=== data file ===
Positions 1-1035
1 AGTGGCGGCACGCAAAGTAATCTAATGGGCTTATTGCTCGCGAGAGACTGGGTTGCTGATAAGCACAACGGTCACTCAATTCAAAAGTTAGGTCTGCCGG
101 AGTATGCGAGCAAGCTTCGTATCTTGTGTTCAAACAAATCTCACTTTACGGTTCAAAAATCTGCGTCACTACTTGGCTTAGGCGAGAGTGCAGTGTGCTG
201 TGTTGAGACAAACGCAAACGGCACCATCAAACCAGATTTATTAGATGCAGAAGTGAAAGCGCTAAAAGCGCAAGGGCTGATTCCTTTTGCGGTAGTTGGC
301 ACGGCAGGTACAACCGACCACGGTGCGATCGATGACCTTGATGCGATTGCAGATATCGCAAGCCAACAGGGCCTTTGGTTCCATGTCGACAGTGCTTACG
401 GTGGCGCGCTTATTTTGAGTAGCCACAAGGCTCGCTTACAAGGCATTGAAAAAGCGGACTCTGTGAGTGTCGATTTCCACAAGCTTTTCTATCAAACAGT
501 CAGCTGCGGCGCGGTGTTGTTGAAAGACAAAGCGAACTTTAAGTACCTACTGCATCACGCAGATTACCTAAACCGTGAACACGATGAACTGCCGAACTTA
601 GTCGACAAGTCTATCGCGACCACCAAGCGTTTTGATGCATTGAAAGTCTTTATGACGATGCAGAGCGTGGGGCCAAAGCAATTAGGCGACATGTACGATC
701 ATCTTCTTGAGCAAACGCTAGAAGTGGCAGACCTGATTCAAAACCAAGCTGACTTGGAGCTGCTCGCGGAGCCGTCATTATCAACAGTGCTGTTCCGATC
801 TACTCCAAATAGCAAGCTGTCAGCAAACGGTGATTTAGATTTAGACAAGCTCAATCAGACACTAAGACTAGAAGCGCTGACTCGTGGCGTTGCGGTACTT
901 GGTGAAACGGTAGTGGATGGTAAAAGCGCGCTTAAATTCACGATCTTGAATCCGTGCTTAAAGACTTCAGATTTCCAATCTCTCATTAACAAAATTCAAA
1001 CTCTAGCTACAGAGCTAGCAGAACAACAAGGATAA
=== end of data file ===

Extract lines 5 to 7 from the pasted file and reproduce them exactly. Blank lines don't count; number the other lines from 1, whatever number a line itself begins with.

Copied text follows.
301 ACGGCAGGTACAACCGACCACGGTGCGATCGATGACCTTGATGCGATTGCAGATATCGCAAGCCAACAGGGCCTTTGGTTCCATGTCGACAGTGCTTACG
401 GTGGCGCGCTTATTTTGAGTAGCCACAAGGCTCGCTTACAAGGCATTGAAAAAGCGGACTCTGTGAGTGTCGATTTCCACAAGCTTTTCTATCAAACAGT
501 CAGCTGCGGCGCGGTGTTGTTGAAAGACAAAGCGAACTTTAAGTACCTACTGCATCACGCAGATTACCTAAACCGTGAACACGATGAACTGCCGAACTTA